My favorite part of the seminar this year actually happened the week after. Matt G came to me with his slightly re-vamped design for BBAJ. Clearly the lessons hit home. As we learn in the seminar, first part of tuning the system, is picking the right speakers, and putting them in the right places. That way, you aren't wasting time in the space when you actually get to tuning the room. After the SIM Seminar, Matt had a much better understanding of how speakers interact with each other. And I hope, the front fill system will be the better for it!

Thanks again to everyone at Meyer Sound Labs! For the SIM Seminar, for the R&D that went into the development of SIM, for helping to make us better Sound Professionals. Special kudos to Gavin Canaan and Tom Cavnar for all their help. Obviously, to Bob McCarthy, for sharing his knowledge with us. And to John & Helen Meyer, for having an educational branch. And thanks to our UCI folks, who help make it happen as well: Keith Bangs, Ron Cargile, Toby Weiner. And of course, our fabulous Sound Professors, Mike Hooker & Vinnie Olivieri! 

Wednesday, October 2, 2013

Field Trip to QSC Amplifier headquarters

Every fall, I teach a class in the graduate program called 'Trends in Modern Sound Design.' The class is primarily a rotating technical topics class, and one of the things that I try to do every year is take at least one field trip.  Today, we took a short drive into Costa Mesa to visit the QSC headquarters and factory.

Siobhan Lamb, Project Manager for Strategic Programs, met us and gave us a tour of the factory floor. This particular location builds amplifiers and loudspeakers, and Siobhan talked us through the process, precision, quality assurance, inspection, and fabrication details of the amps. We were impressed with the attention to detail that QSC puts into their amplifier lines.  After leaving the amplifier floor, we walked to the next building to visit the loudspeaker manufacturing floor, where the cabinets are built, electronics are installed, and units are tested all in two large rooms.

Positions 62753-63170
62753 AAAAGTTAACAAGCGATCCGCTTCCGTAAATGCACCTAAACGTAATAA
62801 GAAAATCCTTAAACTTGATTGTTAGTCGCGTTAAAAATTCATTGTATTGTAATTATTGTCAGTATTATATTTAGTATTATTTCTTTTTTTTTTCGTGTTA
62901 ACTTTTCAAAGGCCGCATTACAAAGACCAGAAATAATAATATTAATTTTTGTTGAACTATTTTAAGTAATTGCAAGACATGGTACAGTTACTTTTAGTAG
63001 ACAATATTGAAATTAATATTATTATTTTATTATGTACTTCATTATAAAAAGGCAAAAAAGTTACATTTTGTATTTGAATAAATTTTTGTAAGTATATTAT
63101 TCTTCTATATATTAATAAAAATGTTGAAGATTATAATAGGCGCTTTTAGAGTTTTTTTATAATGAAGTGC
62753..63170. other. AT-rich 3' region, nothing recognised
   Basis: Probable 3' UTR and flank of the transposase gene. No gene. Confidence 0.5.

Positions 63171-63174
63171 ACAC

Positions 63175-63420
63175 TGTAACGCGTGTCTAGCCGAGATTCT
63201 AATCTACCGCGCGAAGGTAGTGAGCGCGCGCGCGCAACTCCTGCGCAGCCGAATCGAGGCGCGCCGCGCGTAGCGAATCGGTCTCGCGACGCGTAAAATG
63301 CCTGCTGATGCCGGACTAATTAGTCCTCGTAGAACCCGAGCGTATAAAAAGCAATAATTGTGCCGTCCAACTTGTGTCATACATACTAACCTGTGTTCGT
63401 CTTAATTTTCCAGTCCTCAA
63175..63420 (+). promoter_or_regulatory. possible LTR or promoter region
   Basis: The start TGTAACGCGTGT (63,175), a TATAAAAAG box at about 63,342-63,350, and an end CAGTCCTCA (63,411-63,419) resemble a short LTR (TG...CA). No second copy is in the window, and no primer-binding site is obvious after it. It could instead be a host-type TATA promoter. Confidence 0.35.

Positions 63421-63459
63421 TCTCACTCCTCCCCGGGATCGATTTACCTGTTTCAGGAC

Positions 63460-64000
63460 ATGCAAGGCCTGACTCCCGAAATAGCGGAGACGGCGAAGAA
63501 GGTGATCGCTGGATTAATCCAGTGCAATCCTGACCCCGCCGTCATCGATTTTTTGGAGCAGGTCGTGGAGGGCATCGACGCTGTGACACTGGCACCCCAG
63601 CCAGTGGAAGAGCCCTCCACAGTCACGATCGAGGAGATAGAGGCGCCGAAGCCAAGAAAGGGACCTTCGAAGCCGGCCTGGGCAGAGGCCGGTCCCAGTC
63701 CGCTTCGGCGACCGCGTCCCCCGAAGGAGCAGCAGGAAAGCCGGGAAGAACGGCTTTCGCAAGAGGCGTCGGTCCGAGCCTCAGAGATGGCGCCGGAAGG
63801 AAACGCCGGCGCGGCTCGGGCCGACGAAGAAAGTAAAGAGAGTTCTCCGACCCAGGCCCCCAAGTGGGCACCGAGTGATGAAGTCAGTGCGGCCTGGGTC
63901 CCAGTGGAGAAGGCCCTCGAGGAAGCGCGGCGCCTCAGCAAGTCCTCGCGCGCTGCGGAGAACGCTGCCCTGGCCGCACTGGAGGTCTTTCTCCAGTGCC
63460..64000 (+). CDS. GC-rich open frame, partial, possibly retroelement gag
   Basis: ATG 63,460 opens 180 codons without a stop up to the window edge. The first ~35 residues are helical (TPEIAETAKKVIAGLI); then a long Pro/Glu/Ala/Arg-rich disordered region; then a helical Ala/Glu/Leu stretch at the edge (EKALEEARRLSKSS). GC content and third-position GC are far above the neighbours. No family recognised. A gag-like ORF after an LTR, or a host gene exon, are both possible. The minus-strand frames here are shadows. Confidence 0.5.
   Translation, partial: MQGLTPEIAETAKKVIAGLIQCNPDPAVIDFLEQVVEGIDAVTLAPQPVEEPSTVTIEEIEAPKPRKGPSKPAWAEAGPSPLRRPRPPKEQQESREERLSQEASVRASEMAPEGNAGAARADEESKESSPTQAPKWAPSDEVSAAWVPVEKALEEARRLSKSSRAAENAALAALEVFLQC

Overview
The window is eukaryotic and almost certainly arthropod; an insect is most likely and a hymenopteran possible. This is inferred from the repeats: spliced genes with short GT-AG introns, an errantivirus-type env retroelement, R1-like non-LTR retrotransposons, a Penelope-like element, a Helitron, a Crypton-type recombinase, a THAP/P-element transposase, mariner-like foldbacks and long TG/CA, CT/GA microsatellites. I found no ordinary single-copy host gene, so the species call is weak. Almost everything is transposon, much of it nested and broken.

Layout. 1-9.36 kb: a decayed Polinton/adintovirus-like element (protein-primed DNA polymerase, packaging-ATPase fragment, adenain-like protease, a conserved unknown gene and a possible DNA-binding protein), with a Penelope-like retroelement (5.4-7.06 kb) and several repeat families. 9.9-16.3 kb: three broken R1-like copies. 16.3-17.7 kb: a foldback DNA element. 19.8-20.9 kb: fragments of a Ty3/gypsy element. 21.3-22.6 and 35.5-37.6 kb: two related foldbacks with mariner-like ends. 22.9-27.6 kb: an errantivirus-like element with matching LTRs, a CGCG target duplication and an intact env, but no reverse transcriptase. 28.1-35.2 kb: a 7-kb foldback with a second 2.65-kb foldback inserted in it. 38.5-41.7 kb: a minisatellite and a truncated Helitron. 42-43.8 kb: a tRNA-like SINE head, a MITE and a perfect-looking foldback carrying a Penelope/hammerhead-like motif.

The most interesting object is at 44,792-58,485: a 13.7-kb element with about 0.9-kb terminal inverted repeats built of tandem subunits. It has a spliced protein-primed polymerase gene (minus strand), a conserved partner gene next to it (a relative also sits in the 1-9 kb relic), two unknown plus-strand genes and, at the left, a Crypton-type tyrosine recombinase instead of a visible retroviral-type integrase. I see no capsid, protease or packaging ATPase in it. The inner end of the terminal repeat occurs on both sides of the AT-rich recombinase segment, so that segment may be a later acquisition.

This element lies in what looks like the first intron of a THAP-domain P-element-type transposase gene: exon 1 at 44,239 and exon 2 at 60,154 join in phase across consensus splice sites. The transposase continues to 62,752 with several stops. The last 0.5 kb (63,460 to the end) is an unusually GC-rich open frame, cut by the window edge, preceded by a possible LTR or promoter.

Siobhan then passed us off to Dale Sandberg, a Senior Project Manager, who gave us a little presentation on the functional design of amplifiers. He talked to us about the different classes of amplifiers (new information for some of us, a review for others) and the advantages/disadvantages of each of them.  Then, in a brief q-and-a session, we got him to open up about QSC's approach to audio-over-ethernet (which is quite different than what some of our other contact have been saying).  

It was a very rewarding day - big thanks go to Siobhan and Dale for putting the visit together, and for everyone at QSC who made time for us!

Josh, Mark, Kelsi, Matt G, Brian, Dale, and Matt E. at the QSC headquarters.